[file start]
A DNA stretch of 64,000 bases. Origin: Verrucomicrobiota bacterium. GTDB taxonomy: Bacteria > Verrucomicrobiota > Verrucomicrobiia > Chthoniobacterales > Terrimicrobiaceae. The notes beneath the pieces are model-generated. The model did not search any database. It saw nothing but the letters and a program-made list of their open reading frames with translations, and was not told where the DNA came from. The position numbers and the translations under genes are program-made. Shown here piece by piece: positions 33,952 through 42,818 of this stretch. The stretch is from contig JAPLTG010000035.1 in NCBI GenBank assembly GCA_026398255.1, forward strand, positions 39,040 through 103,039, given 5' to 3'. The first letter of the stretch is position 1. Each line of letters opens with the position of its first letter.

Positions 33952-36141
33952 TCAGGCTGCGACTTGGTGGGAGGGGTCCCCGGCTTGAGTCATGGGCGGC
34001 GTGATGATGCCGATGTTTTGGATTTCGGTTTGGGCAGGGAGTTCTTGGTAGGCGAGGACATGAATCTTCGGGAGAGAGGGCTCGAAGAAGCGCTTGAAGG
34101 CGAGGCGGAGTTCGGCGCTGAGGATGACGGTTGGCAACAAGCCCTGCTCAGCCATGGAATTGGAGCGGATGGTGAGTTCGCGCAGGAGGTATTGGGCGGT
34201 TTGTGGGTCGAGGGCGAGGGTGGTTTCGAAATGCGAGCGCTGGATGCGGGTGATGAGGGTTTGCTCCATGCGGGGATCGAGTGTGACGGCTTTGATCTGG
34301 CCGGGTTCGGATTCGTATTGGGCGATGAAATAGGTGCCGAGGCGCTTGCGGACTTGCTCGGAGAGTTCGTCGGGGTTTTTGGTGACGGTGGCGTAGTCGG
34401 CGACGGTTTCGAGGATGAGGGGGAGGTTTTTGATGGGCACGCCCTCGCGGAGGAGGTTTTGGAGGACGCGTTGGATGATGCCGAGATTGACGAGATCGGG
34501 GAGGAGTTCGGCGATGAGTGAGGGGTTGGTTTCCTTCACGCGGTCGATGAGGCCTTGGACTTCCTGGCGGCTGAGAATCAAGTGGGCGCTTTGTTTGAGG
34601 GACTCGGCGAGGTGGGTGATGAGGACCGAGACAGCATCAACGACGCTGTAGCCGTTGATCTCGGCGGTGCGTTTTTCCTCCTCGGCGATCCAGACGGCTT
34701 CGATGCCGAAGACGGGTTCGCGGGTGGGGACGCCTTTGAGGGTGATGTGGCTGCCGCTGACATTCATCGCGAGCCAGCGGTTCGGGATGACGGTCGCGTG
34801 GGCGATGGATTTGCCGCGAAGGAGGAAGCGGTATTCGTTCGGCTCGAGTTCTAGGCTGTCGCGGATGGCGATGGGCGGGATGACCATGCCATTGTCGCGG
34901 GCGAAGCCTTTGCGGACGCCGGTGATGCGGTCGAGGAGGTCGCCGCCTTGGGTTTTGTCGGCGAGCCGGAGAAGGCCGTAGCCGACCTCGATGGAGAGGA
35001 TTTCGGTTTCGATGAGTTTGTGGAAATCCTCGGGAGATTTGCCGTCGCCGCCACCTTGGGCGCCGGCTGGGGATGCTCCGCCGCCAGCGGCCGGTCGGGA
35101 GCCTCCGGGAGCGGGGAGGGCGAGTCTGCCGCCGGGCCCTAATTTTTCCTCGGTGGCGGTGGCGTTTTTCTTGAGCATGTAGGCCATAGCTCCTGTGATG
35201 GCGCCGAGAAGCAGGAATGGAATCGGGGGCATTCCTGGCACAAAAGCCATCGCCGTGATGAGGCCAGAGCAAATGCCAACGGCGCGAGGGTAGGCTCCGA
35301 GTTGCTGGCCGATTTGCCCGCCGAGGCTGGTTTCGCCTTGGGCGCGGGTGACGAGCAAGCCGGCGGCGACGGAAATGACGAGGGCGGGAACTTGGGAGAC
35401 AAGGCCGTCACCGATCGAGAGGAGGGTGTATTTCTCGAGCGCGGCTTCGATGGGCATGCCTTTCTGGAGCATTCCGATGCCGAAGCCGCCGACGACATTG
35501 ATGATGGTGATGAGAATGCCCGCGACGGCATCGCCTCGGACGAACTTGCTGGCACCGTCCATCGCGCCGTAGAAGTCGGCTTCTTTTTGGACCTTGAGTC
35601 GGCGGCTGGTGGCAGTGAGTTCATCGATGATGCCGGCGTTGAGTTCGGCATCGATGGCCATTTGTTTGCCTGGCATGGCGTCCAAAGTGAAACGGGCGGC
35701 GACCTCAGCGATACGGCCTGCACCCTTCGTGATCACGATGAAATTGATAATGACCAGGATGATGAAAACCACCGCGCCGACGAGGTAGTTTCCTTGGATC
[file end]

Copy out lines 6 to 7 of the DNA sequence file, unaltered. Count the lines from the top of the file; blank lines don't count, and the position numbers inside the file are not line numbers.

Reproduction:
34201 TTGTGGGTCGAGGGCGAGGGTGGTTTCGAAATGCGAGCGCTGGATGCGGGTGATGAGGGTTTGCTCCATGCGGGGATCGAGTGTGACGGCTTTGATCTGG
34301 CCGGGTTCGGATTCGTATTGGGCGATGAAATAGGTGCCGAGGCGCTTGCGGACTTGCTCGGAGAGTTCGTCGGGGTTTTTGGTGACGGTGGCGTAGTCGG